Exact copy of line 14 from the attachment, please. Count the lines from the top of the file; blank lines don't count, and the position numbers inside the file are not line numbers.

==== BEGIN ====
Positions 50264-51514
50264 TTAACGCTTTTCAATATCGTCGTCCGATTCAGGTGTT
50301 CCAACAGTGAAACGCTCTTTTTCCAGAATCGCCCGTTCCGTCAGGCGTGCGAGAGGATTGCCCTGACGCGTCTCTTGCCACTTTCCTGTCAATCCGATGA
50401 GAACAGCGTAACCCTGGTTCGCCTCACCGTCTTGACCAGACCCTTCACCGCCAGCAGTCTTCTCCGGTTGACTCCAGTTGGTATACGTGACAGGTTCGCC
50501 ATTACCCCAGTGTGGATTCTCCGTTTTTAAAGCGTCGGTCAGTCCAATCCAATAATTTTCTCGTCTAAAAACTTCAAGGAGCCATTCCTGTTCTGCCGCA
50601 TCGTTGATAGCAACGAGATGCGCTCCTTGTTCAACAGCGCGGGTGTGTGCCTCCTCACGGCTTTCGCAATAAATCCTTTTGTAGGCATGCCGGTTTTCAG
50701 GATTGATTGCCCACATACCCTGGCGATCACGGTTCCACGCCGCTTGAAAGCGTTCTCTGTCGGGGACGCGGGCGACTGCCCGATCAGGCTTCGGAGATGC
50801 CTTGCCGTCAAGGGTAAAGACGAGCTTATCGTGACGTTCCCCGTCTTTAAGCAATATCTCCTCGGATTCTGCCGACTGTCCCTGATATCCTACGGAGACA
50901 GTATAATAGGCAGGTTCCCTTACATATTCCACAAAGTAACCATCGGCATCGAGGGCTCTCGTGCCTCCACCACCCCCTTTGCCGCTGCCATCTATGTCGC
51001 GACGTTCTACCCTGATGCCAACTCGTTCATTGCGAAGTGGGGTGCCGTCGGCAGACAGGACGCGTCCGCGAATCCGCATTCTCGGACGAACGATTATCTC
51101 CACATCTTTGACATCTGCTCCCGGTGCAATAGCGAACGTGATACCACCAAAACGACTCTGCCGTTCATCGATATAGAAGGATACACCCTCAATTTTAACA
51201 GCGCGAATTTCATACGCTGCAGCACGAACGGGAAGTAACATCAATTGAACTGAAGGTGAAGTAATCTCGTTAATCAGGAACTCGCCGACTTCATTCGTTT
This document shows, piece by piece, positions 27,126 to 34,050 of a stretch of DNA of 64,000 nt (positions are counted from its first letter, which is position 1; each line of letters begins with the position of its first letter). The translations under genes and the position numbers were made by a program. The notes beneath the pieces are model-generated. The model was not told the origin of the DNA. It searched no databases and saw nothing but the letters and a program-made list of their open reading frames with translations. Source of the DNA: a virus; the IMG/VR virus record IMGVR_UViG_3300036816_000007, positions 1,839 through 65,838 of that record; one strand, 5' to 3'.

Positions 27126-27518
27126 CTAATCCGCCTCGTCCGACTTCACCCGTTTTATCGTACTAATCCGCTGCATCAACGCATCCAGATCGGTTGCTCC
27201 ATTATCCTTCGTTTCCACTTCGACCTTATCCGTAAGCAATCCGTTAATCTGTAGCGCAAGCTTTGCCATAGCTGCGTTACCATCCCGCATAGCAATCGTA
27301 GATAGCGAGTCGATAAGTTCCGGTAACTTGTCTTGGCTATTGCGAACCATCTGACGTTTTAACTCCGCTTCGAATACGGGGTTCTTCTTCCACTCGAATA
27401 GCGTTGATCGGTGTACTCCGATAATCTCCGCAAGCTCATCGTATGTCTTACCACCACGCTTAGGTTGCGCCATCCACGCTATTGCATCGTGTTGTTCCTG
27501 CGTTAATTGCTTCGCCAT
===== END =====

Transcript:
Positions 27126-27518